Rarely has so much political interest been focused on a single piece of furniture. The extra table now standing in the Knesset chamber has come to symbolize Benjamin Netanyahu’s new government, a supersized — and poorly constructed — behemoth. In fact, wags note, the table is more solidly built than the government that will sit around it: At least the table has no holes in it.
When former president Bill Clinton officially opens the Illinois Holocaust Museum & Education Center later this month, the village of Skokie will stake its claim on history. Holocaust history, to be sure, but also — and perhaps more significantly — as the place where the seeds of the Holocaust education movement in the United States were first planted in response to a neo-Nazi march.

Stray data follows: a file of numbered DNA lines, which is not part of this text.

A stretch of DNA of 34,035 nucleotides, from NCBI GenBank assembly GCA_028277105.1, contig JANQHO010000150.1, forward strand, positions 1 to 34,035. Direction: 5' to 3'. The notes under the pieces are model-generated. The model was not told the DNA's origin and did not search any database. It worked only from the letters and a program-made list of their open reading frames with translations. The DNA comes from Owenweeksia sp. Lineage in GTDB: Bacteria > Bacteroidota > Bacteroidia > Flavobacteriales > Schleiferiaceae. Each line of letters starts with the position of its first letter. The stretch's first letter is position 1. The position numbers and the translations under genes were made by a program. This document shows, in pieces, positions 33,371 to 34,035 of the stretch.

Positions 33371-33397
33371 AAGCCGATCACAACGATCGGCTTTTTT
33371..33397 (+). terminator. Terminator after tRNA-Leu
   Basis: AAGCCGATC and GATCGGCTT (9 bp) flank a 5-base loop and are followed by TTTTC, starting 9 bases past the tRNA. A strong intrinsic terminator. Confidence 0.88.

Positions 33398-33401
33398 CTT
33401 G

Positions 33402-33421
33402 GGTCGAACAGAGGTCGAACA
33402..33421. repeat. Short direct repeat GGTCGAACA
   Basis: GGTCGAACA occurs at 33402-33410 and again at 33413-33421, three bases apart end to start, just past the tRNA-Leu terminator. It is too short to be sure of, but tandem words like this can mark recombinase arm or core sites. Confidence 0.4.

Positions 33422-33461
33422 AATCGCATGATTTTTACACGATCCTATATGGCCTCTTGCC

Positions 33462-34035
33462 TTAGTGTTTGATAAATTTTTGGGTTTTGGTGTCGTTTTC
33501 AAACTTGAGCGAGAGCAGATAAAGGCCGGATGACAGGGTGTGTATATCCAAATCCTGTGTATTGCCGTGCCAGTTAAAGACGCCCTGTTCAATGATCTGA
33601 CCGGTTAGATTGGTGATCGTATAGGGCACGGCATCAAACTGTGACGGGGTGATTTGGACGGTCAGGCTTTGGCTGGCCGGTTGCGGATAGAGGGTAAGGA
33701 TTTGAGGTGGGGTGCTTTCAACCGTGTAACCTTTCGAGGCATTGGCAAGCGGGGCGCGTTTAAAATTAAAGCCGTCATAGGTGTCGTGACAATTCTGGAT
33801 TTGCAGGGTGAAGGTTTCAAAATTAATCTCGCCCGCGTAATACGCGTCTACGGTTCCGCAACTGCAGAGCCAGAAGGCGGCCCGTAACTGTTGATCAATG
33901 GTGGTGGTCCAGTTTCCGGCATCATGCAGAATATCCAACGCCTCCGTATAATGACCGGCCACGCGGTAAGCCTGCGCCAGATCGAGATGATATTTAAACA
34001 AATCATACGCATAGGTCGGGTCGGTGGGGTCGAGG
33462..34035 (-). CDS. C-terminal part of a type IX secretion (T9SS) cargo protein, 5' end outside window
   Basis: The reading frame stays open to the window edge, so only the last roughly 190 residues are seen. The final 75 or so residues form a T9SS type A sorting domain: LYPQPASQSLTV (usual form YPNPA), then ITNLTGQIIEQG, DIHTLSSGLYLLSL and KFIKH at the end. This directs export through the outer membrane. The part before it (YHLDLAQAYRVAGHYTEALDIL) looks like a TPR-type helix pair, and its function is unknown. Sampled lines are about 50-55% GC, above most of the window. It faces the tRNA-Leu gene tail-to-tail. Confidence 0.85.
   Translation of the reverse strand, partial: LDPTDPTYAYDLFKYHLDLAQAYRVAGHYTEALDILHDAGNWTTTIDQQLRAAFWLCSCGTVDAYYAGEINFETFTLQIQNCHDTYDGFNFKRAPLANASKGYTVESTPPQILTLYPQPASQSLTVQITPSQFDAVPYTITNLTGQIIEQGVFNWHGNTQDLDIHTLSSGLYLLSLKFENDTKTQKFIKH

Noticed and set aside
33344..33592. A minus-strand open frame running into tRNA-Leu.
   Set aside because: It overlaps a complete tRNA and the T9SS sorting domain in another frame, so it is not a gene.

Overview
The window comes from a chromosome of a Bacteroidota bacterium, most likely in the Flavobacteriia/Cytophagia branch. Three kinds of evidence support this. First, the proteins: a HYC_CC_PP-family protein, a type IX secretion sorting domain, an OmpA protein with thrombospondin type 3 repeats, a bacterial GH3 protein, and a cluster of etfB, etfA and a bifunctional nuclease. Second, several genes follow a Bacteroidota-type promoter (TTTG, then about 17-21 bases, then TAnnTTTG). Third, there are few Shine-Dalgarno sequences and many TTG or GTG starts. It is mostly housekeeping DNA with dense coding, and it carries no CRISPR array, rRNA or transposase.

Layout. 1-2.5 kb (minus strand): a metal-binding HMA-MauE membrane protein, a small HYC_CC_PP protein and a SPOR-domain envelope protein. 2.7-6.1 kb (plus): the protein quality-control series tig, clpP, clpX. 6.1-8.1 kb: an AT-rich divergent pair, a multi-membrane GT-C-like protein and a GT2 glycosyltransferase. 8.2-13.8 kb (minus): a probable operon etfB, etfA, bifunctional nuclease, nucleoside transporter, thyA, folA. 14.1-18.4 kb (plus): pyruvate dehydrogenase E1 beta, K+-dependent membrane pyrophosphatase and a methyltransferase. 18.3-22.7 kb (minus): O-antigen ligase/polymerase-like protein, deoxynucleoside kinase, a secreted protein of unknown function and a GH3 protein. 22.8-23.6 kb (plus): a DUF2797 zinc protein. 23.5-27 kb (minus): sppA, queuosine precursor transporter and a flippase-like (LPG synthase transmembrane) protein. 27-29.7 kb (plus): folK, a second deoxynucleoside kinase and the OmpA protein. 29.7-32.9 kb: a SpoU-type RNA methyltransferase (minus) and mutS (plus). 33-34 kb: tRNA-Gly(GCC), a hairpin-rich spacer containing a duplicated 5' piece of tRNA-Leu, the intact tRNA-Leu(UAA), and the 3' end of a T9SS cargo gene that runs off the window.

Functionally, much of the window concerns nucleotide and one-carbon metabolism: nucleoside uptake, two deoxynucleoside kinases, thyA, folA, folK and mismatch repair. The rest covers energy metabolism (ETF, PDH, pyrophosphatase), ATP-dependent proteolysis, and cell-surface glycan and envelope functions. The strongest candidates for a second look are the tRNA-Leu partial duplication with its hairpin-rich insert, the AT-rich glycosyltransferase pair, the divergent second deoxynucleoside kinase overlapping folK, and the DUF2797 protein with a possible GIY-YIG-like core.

In a seeming departure from centuries-old traditions of American Jewish skepticism, interest in spirituality is markedly on the rise among Jewish young adults, according to a study released this month.
In Hollywood, Israeli actresses are stealing the show. No fewer than three Israeli starlets will be appearing in major American studio releases over the next month, while others are scooping up roles on television shows and in theater productions. Ayelet Zurer plays the female lead in the forthcoming “Da Vinci Code” sequel, “Angels & Demons,” while Noa Tishby has a smaller part in the romantic comedy “Ghosts of Girlfriends Past.” A former Miss Israel, Gal Gadot, is appearing in the fourth installment of Vin Diesel’s cars and babes franchise, “Fast & Furious,” and onstage, Meital Dohan, known for her role in the Showtime series “Weeds,” recently appeared in the Los Angeles run of the play “Stitching.”
The Jewish community’s most vocal proponent of stricter immigration policies is accusing a national Jewish group of leading a “McCarthyite effort” to silence him.